Pancreatic ductal adenocarcinoma (PDA) is a devastating disease with a 5-year survival rate of roughly 7%. By 2020 it is predicted to be the second leading cause of cancer death in the United States. Two major contributors to these poor outcomes is the presence of metastasis and its high resistance to chemotherapy. Both metastasis and chemoresistance are associated with a process known as epithelial to mesenchymal transition (EMT) by which epithelial cells undergo a phenotypic switch to confer properties similar to mesenchymal cells. This endows tumor cells with the ability to invade, metastasize and resist chemotherapy. Current approaches to understanding cancer EMT have relied on in vitro studies and exogenous factors or known developmental pathways. However, our inability to isolate and analyze EMT tumor cells in vivo has limited our ability to identify and target pathways that drive this process in vivo. The goal of this proposal is to delineate the molecular mechanisms of EMT in PDA tumors and identify pathways that could ultimately be targeted to improve clinical outcomes. To study EMT in the context of stochastically-arising pancreatic tumors, our laboratory developed a mouse model of PDA (the ?KPCY? model) that employs a YFP lineage marker to label and track tumor cells in vivo. Using this model, we uncovered a novel ?non-classical EMT? program operating in a majority of tumors by which cancer cells use protein re-localization (as opposed to classically-defined programs of transcriptional repression) to shed their epithelial phenotype.
Aim 1 will focus on determining the mechanistic details of non-classical EMT while aim 2 represents a translational arm of our basic mechanistic study to unravel vulnerabilities of non-classical EMT and the potential use of calcium channel blockers to modulate sensitivity. In preliminary data, I found that calcium-calmodulin signaling is a driver of non-classical EMT. Treatment of PDA cells with a calcium ionophore, ionomycin, results in a loss of epithelial marker E-cadherin from the membrane and importantly occurs without mRNA repression. In addition, this process is dependent on calcium binding protein calmodulin.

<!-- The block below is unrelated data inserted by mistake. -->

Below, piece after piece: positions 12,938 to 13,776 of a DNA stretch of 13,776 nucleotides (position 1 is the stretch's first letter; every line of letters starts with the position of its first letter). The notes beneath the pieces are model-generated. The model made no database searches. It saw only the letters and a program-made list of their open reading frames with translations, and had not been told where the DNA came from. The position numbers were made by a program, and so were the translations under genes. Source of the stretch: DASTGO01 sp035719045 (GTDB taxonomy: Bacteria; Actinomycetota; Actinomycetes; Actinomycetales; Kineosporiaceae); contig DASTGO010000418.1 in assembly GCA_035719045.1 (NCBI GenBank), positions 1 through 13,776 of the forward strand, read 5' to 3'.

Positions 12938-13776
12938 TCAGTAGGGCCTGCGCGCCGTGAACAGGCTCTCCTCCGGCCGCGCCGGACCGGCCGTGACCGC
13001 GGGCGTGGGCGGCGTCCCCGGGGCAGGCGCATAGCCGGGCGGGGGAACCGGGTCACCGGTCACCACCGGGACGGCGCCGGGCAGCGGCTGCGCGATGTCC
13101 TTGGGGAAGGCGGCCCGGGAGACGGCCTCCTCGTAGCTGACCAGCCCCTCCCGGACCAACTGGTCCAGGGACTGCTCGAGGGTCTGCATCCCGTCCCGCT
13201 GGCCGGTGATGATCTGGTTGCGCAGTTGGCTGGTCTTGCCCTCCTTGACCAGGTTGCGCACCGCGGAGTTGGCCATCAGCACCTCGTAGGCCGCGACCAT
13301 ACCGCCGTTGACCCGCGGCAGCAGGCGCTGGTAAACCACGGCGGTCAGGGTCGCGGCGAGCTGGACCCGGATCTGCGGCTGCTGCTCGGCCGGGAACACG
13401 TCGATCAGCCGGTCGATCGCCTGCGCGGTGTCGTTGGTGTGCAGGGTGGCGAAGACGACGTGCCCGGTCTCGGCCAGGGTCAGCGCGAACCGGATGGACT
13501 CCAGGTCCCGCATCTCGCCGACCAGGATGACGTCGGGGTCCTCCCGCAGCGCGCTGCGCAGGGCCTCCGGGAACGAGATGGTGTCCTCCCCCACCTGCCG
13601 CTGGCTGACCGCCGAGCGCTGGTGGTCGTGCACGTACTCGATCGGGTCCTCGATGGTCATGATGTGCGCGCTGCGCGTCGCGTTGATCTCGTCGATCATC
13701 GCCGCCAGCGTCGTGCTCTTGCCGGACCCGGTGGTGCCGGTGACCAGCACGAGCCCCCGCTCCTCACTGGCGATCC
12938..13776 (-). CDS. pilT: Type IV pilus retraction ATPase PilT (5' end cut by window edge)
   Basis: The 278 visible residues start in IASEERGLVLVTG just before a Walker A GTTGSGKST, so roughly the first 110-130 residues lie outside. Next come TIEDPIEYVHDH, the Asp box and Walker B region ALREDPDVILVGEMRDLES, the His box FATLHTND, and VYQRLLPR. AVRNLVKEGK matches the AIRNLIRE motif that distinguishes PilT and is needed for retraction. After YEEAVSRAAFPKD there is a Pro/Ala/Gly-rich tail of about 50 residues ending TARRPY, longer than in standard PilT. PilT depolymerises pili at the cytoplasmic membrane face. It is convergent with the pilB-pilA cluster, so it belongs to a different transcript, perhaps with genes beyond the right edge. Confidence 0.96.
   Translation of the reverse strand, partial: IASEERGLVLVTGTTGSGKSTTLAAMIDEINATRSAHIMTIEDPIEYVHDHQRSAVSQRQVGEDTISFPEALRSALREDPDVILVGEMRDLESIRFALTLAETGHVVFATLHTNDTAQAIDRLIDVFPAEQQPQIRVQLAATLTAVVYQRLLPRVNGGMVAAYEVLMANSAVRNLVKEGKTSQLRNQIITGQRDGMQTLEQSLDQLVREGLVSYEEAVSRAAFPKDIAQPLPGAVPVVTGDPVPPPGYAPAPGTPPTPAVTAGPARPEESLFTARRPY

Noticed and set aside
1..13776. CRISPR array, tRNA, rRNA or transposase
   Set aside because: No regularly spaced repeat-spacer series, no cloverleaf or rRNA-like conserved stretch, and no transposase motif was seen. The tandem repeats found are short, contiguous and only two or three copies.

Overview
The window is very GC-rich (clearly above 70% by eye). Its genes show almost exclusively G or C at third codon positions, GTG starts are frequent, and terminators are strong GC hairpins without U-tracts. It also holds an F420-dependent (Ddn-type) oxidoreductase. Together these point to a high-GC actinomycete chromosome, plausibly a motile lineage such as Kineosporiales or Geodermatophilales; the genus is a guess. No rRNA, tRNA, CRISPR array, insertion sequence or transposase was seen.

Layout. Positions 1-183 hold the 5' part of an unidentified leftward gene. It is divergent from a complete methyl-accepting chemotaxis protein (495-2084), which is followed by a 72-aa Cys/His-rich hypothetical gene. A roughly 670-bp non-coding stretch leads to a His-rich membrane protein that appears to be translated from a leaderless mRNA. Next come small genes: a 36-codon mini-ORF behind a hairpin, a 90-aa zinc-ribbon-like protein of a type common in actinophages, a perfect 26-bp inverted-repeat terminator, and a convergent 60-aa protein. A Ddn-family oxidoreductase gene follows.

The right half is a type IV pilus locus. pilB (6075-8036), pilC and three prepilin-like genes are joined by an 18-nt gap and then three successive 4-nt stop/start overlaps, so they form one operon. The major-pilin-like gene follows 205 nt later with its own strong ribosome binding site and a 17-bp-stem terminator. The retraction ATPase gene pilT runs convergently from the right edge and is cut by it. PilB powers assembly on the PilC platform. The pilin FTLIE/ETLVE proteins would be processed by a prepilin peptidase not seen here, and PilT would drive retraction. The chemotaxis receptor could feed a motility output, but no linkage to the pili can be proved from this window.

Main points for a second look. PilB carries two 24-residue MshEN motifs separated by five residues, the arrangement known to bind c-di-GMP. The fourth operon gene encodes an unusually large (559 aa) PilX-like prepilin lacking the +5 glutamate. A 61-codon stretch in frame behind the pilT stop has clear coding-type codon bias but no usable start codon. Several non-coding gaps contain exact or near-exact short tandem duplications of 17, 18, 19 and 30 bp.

Sub aims 1 a and 1b will delineate the role and impact of calmodulin on calcium-induced EMT, migration, invasion and metastasis. In addition, after treatment of PDA cells with ionomycin, I observed a 20kDa shift in E-cadherin protein suggesting the addition of a post-translational modification (PTMs) regulating protein re-localization.
Sub aim 1 c will identify calcium-induced PTMs regulating E-cadherin trafficking. Our lab has previously found that epithelial and mesenchymal tumor cells exhibit different sensitivities in vivo. Thus, the identification of a novel subtype of EMT (non-classical) allows for an opportunity to exploit vulnerabilities unique to this subtype (subaim 2a). In addition, given the role of EMT in chemoresistance, targeting EMT may improve the efficacy of anti-cancer drugs by altering the epithelial-mesenchymal plasticity of cancer cells. Therefore, the final aim of this proposal will determine the efficacy of calcium channel blockers on reversing EMT and sensitizing tumors to chemotherapeutic agents (subaim 2b).
Epithelial-to-Mesenchymal Transition (EMT) is a key process during embryogenesis that is hijacked by tumors to promote invasion, metastasis, and chemoresistance. By using a novel and physiological mouse model of pancreatic cancer to study EMT in vivo, we found that most tumors lose their epithelial phenotype through a non- classical program involving protein re-localization instead of transcriptional repression. This proposal seeks to delineate the molecular mechanisms of non-classical EMT by calcium signaling and to explore translational therapeutics that may impact upon the clinical barriers of pancreatic cancer.